Piper’s Six-Seat Entry-Level Limo
Forget the Conestoga nickname. The Piper Saratoga was a first-class traveling machine.
Since the first Piper Lance was sold back in 1976, I always regarded the concept of a retractable Cherokee Six as a great idea. The first, fixed-gear Six 260 and Six 300 had been excellent sellers from their introduction several years earlier, and it’s no wonder.
They could carry pretty much anything you could close the doors on, they were supremely comfortable airplanes to fly, and they did a job few other models could manage. Lances offered the largest cabins in the class, especially in contrast to the vaunted A36 Bonanza that made do with a 42-inch cross section. The Saratoga HP boasted a 49-inch passenger cabin, and believe me, that extra six inches seemed like a lot more.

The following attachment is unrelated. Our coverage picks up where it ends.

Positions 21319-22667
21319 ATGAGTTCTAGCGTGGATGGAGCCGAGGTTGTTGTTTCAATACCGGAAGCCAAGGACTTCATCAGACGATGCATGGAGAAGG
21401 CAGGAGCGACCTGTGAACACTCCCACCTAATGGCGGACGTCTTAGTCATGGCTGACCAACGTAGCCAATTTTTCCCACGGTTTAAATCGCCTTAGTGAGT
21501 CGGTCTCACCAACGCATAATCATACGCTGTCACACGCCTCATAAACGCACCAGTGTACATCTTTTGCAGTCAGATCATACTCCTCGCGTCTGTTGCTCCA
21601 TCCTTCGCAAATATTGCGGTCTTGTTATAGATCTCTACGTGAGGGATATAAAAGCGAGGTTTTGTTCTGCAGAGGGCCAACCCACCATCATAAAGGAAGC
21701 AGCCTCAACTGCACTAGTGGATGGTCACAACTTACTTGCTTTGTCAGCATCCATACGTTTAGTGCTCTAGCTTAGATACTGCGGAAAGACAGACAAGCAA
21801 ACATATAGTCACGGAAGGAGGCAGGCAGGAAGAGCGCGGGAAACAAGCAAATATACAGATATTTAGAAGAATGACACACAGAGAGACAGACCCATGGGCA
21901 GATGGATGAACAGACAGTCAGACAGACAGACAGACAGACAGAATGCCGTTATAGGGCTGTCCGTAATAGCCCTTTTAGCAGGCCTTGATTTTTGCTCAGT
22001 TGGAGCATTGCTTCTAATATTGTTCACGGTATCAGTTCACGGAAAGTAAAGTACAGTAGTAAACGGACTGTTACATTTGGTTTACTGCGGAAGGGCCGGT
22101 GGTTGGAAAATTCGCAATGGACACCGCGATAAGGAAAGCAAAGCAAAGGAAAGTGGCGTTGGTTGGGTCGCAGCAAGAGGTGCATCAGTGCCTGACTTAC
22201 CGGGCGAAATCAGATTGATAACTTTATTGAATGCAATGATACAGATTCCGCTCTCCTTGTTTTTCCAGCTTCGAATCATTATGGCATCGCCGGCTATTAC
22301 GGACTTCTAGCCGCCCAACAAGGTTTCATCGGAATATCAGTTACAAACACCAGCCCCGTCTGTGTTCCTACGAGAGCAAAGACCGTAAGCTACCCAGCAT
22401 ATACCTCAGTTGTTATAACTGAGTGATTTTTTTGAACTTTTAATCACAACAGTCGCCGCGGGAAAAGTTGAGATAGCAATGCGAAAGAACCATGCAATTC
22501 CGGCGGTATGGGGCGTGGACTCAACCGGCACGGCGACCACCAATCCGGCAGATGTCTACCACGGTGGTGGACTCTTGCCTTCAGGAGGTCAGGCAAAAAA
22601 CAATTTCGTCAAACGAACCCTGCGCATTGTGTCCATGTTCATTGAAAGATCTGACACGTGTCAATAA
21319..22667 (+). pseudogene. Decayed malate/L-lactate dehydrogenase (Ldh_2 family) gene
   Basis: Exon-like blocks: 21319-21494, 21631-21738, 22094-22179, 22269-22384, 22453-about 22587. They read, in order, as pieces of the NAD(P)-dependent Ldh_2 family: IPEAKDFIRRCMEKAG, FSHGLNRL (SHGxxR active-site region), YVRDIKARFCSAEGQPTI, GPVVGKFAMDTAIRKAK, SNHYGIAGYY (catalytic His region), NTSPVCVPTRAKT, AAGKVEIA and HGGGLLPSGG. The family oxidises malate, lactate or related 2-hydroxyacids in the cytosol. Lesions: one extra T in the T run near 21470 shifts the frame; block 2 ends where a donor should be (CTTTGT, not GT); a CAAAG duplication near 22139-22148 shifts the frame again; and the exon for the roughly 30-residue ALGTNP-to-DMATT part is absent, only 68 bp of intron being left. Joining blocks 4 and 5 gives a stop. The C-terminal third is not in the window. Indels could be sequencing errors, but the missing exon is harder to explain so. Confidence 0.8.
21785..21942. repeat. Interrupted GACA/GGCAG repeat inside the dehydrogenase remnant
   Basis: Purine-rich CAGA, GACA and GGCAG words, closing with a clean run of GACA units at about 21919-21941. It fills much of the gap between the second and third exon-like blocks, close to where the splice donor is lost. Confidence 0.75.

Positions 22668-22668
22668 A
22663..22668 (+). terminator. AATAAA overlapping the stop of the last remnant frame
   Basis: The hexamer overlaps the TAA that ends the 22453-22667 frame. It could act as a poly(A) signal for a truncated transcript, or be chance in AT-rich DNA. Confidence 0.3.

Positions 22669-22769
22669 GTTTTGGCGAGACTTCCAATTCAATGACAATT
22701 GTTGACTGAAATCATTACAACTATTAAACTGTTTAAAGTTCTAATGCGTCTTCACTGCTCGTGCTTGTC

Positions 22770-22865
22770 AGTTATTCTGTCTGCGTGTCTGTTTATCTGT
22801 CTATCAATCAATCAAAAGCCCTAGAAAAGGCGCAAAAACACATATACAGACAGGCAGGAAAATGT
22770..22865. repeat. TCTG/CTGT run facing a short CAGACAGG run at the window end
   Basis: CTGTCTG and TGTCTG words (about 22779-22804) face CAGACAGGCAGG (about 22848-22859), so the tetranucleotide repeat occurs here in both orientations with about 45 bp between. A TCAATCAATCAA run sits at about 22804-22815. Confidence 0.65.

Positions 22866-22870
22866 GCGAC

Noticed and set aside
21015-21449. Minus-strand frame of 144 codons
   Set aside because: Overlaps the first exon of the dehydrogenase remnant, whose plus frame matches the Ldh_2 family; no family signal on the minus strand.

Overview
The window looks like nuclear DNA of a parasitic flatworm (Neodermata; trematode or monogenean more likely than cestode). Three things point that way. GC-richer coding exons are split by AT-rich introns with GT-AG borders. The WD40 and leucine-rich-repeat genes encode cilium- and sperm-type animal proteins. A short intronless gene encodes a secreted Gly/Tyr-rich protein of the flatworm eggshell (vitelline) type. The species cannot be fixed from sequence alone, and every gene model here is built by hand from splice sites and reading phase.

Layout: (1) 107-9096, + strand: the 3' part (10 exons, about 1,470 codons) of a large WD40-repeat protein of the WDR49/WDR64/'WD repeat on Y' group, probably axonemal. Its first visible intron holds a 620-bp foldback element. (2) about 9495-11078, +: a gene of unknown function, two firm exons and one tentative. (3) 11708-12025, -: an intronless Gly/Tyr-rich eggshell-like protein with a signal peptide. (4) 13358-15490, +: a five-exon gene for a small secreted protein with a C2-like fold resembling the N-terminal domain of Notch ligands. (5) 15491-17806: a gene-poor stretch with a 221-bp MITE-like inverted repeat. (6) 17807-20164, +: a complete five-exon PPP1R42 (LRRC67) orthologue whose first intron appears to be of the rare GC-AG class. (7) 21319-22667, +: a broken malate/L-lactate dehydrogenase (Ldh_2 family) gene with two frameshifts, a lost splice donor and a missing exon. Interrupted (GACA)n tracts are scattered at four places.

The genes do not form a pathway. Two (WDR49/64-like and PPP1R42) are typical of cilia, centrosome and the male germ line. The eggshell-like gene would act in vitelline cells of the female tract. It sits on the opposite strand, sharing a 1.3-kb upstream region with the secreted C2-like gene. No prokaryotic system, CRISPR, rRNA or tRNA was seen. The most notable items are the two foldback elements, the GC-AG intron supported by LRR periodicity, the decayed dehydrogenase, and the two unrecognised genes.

The Lance offered another advantage over the competition, a separate, forward baggage compartment. If there was something you didn’t need access to in flight but wanted to keep warm during your trip, you could stow up to 100 pounds of whatever in a convenient space between the engine firewall and the forward cabin. Positioning that compartment directly behind the big Lycoming virtually guaranteed you’d arrive with warm baggage up front—a not inconsiderable advantage in winter. A peripheral benefit was that the empty or full space directly in front of the cabin helped dampen the decibel count of the engine in flight.
The Piper Seneca that premiered in the early 1970s also utilized the basic Cherokee Six fuselage. Between 1976 and 1979, I had a company Seneca II that featured the same cabin, and I was occasionally called upon to fly a Piper Lance to transport company executives around the Golden Triangle of the Northeast. The folks I carried were decision makers who knew practically nothing about airplanes, but quite a bit about the magazine business. They were sometimes hard-pressed to tell the difference between riding in the Seneca or Lance.